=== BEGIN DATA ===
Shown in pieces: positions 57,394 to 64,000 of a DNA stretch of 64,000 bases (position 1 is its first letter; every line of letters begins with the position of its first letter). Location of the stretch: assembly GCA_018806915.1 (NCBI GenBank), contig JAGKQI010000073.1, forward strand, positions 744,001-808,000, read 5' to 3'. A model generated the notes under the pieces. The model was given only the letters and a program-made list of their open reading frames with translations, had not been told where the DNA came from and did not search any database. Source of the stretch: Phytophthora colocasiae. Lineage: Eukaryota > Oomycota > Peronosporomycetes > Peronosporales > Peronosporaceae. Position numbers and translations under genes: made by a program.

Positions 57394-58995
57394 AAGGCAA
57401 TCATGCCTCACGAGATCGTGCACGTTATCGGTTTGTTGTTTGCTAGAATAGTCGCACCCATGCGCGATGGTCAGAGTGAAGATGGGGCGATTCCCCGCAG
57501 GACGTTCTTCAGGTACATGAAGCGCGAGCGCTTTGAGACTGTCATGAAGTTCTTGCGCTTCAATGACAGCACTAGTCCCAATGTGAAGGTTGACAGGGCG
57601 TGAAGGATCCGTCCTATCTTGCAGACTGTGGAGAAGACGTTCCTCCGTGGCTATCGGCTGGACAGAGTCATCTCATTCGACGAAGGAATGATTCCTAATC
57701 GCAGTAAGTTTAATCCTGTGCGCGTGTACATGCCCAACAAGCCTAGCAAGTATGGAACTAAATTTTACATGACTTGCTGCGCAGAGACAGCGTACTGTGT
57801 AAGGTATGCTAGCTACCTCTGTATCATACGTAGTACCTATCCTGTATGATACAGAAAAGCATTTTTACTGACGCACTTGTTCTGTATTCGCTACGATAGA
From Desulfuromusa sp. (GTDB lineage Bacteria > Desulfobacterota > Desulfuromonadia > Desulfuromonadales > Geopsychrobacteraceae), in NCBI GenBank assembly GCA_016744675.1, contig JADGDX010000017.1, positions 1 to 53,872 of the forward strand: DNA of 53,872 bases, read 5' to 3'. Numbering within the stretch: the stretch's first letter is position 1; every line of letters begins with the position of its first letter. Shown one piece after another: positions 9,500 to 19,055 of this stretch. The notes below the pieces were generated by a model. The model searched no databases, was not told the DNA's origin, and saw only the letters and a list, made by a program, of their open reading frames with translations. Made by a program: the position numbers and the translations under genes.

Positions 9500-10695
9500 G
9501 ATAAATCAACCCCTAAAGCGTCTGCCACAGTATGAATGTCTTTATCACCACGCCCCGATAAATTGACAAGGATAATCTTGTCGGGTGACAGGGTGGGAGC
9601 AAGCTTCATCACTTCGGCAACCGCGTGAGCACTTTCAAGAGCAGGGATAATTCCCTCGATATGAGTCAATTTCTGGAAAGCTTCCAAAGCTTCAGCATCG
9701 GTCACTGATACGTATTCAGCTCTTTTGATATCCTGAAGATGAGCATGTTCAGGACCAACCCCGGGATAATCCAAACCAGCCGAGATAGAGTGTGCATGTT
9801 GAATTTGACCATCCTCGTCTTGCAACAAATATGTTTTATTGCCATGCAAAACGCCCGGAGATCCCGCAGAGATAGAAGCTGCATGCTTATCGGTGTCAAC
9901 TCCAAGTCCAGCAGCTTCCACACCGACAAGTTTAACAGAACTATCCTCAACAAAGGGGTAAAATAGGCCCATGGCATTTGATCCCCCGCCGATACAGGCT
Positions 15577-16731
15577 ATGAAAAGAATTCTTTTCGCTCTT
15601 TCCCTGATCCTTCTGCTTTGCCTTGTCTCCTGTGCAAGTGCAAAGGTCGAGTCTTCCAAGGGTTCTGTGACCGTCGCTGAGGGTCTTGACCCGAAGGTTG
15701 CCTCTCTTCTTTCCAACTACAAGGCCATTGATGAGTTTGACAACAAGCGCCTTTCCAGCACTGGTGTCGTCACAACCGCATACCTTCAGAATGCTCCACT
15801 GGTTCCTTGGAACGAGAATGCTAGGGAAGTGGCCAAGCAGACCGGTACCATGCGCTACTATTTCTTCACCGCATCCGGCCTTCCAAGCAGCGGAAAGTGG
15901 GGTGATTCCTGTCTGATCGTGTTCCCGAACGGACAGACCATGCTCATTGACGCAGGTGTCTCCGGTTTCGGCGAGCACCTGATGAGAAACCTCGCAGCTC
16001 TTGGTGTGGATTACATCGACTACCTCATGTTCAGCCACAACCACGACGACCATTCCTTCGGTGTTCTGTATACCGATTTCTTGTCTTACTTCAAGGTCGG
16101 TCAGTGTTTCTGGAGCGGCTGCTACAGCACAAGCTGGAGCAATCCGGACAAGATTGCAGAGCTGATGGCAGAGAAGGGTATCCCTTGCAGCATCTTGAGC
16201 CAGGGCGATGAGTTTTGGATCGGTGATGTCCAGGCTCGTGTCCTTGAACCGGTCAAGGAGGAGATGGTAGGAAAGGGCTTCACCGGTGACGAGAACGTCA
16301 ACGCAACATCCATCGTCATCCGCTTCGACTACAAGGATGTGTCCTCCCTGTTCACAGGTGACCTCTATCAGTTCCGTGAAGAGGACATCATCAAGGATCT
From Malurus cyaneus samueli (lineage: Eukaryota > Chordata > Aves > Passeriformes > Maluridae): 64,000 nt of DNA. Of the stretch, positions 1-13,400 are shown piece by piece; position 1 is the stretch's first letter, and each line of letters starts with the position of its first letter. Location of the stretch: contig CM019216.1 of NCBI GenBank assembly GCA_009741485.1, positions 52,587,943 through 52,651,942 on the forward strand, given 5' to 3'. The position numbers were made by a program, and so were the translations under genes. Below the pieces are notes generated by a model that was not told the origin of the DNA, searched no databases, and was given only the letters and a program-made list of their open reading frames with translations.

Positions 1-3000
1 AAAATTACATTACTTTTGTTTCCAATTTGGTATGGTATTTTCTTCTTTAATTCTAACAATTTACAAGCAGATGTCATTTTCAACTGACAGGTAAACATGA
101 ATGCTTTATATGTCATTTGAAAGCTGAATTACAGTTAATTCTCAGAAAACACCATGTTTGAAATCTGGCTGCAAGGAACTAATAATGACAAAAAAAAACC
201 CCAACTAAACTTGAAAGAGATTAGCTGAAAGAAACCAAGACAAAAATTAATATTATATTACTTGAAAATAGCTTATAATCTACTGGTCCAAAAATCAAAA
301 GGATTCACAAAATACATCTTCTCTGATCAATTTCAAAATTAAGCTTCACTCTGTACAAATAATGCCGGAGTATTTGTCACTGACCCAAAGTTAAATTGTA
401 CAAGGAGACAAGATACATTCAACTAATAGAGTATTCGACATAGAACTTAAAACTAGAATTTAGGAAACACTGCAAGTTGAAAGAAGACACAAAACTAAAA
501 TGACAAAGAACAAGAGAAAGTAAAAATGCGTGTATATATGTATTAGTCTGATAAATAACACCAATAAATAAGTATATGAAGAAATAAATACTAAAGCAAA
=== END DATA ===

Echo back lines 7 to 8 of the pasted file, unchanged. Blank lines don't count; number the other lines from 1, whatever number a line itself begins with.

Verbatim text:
57701 GCAGTAAGTTTAATCCTGTGCGCGTGTACATGCCCAACAAGCCTAGCAAGTATGGAACTAAATTTTACATGACTTGCTGCGCAGAGACAGCGTACTGTGT
57801 AAGGTATGCTAGCTACCTCTGTATCATACGTAGTACCTATCCTGTATGATACAGAAAAGCATTTTTACTGACGCACTTGTTCTGTATTCGCTACGATAGA